[Source: Ken Alltucker , The Arizona Republic] – Banner Health this week completed its $316 million purchase of Sun Health Corp. and immediately swapped out the management teams and changed the names of Sun Health’s two hospitals located in the Sun City area.
Long-time fixtures in the Sun City and Sun City West communities, the facilities are now named Banner Boswell Medical Center and Banner Del. E. Webb Medical Center.
Up to 40 duplicate executive and administrative positions have been eliminated as a result of the merger, and more positions may be impacted as hospital operations are converted over the coming months, Banner representatives said Tuesday. Non-executives whose jobs are eliminated will receive job-assistance service through Banner’s career-transition center.
The deal bolsters Banner’s position as Arizona’s largest hospital group, creating a dominant 11-hospital organization with about 28,000 employees, 3,300 beds, and significant influence over the Valley’s health-care system. Banner is the second-largest private employer in the Phoenix area, trailing only Wal-Mart.
“All of our planning efforts have been focused on this week for a long time,” Banner CEO Peter Fine said. The Sun City communities “can expect Banner to continue to invest resources into their community to provide the best health-care service that we can and continue to support all the efforts they have had over time.”
The Banner-Sun Health merger was announced nearly one year ago and received clearance from the Federal Trade Commission in late June, removing one potential regulatory hurdle to the combination of the two hospital groups.
In July, Banner issued about $1.3 billion in bonds to refinance debt, fund ongoing capital projects and pay for the $316 million purchase of Sun Health.
Terms of the merger required Banner to assume just over $200 million in Sun Health debt.
Three entities from the original Sun Health – Sun Health Foundation, Sun Health Auxiliary and Sun Health Properties – all will keep their name because they were not part of the merger.
Sun Health Research Institute (SHRI), which has drawn national acclaim for its research of age-related diseases such as Alzheimer’s, will retain its name after the merger. But like the hospitals, its management was reshuffled.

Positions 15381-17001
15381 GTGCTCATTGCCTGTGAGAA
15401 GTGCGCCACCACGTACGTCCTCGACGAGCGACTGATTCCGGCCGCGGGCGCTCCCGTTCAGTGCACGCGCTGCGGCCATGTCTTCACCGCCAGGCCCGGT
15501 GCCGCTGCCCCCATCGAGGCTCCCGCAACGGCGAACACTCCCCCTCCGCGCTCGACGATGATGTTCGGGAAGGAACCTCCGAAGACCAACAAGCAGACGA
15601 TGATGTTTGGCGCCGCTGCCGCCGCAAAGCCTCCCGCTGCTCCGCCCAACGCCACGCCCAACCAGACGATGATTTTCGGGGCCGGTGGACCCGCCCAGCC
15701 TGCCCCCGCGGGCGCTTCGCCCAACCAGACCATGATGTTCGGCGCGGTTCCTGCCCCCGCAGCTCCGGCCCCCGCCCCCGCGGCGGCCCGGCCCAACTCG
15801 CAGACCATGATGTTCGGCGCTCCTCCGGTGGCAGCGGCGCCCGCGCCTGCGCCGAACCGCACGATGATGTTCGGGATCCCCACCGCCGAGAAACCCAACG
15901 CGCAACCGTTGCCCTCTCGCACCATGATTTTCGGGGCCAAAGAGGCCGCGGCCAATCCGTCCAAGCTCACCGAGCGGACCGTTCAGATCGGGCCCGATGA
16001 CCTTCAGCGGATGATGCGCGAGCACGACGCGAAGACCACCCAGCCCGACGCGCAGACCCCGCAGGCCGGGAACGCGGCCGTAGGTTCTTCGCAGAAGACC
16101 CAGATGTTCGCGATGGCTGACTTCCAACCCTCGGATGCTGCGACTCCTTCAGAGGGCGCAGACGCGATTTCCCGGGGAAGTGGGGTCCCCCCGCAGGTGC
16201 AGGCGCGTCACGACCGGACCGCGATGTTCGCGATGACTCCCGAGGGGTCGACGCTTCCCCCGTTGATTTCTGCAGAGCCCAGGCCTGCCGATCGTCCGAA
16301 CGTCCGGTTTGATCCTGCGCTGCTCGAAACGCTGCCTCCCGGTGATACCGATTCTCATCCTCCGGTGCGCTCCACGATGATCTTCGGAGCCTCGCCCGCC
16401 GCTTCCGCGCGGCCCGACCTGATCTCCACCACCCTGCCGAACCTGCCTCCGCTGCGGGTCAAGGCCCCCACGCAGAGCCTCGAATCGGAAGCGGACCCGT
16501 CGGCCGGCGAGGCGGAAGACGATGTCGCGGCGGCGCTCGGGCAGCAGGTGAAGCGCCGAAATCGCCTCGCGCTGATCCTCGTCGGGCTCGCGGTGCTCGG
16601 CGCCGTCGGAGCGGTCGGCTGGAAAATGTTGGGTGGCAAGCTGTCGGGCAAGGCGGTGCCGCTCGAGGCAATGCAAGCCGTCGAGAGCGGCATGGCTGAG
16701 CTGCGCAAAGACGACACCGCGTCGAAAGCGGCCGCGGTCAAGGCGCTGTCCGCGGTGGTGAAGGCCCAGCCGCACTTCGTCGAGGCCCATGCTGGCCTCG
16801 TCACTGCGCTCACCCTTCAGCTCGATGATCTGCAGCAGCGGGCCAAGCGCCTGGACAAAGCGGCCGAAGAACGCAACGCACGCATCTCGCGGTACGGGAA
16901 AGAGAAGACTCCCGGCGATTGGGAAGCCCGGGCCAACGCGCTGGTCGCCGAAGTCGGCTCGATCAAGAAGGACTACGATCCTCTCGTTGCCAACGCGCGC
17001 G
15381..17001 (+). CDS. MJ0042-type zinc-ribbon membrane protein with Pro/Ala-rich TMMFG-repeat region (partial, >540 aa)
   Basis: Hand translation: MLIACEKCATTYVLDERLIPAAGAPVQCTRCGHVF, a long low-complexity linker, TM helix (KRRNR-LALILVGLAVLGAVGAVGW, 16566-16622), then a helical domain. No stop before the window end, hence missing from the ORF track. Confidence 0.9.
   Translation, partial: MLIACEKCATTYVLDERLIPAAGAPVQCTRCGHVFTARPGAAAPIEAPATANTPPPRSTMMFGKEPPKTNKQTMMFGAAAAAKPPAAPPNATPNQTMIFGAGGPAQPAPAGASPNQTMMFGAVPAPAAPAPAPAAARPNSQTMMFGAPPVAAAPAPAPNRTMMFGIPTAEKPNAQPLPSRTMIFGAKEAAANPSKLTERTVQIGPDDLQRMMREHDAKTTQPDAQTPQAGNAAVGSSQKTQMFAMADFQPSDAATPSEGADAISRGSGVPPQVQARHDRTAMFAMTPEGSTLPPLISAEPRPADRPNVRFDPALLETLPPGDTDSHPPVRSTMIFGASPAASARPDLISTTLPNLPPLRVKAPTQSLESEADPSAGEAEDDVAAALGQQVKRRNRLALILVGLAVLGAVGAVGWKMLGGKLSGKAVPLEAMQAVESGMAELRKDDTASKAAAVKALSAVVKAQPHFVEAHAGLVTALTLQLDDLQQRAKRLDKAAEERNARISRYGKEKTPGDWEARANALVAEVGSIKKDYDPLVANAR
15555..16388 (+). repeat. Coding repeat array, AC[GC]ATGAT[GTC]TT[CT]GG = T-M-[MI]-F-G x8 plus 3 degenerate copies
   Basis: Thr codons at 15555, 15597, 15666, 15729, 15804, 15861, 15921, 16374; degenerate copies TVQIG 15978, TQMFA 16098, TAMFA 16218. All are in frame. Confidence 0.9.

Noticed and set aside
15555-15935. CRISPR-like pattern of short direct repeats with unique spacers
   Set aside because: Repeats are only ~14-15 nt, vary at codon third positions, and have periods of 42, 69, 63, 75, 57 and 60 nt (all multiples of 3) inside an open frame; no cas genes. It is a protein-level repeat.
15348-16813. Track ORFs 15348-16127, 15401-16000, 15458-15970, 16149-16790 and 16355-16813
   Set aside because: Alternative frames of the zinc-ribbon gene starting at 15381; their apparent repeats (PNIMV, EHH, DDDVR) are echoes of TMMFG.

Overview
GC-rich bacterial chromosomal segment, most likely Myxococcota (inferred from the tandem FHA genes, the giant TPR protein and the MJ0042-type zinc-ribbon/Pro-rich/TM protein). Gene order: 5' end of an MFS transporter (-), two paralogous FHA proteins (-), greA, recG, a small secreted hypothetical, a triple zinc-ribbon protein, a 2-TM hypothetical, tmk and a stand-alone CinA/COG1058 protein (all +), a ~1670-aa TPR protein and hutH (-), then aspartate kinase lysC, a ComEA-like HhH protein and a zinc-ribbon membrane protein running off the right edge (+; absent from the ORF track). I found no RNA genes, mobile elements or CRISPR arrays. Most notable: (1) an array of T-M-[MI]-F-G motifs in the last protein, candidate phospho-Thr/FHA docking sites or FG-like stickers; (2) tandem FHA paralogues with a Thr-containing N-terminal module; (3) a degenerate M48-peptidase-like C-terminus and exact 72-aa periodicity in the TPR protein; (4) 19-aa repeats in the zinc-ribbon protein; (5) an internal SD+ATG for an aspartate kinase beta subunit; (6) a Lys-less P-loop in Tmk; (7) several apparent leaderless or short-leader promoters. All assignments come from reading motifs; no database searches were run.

SHRI CEO Joe Rogers agreed to step down and take a position as a staff scientist. Bill Camp was named CEO of Sun Health Research Institute and Marwan Sabbagh was named chief medical officer.
“I’m just going to be one of the scientists now,” Rogers said Tuesday. “But I had a wonderful ride. I am looking forward to getting back in the lab and continue what I started 35 years ago: creating a cure,” for Alzheimer’s disease.
Banner representatives said that Sun Health’s volunteers and community fundraising efforts will be pivotal to the hospital system’s overall financial success. The Sun Health hospitals were heavily dependent on Medicare, which often reimburses at a lower rate than private insurers.
Other Sun Health entities that would be folded into Banner include Sun Health MediSun, Sun Health Boswell Rehabilitation Center, Sun Health Residence for Special Adults, Sun Health Olive Branch Senior Center and Sun Health Community Education & Wellness Center.
Meanwhile, Phoenix Children’s Hospital is among the hospitals interested in the outcome of the Banner-Sun Health merger.
Last year, Phoenix Children’s Hospital announced plans to open a pediatric urgent-care clinic with Sun Health at a planned medical campus in Surprise.
“That was moving along nicely before the merger, but it has since been on hold, appropriately so,” said Robert Meyer, chief executive officer of Phoenix Children’s Hospital. “We would obviously have an interest in continuing discussions.”
Still, Banner is expanding its own children’s hospital at Banner Desert Medical Center in Mesa, and has significantly ramped up its pediatric services. It’s unclear if Banner would need to partner with Phoenix Children’s Hospital in Surprise.
Fine said Banner has not yet made a decision whether to continue the Surprise development.
“There are other things that were in early stages of development – Surprise being an example of one – that we will take our time and review,” he said.
Meyer said Phoenix Children’s Hospital has continued its expansion in the West Valley, purchasing a building near 51st Avenue and Loop 101 with plans to open a pediatric urgent-care facility there by mid-2009.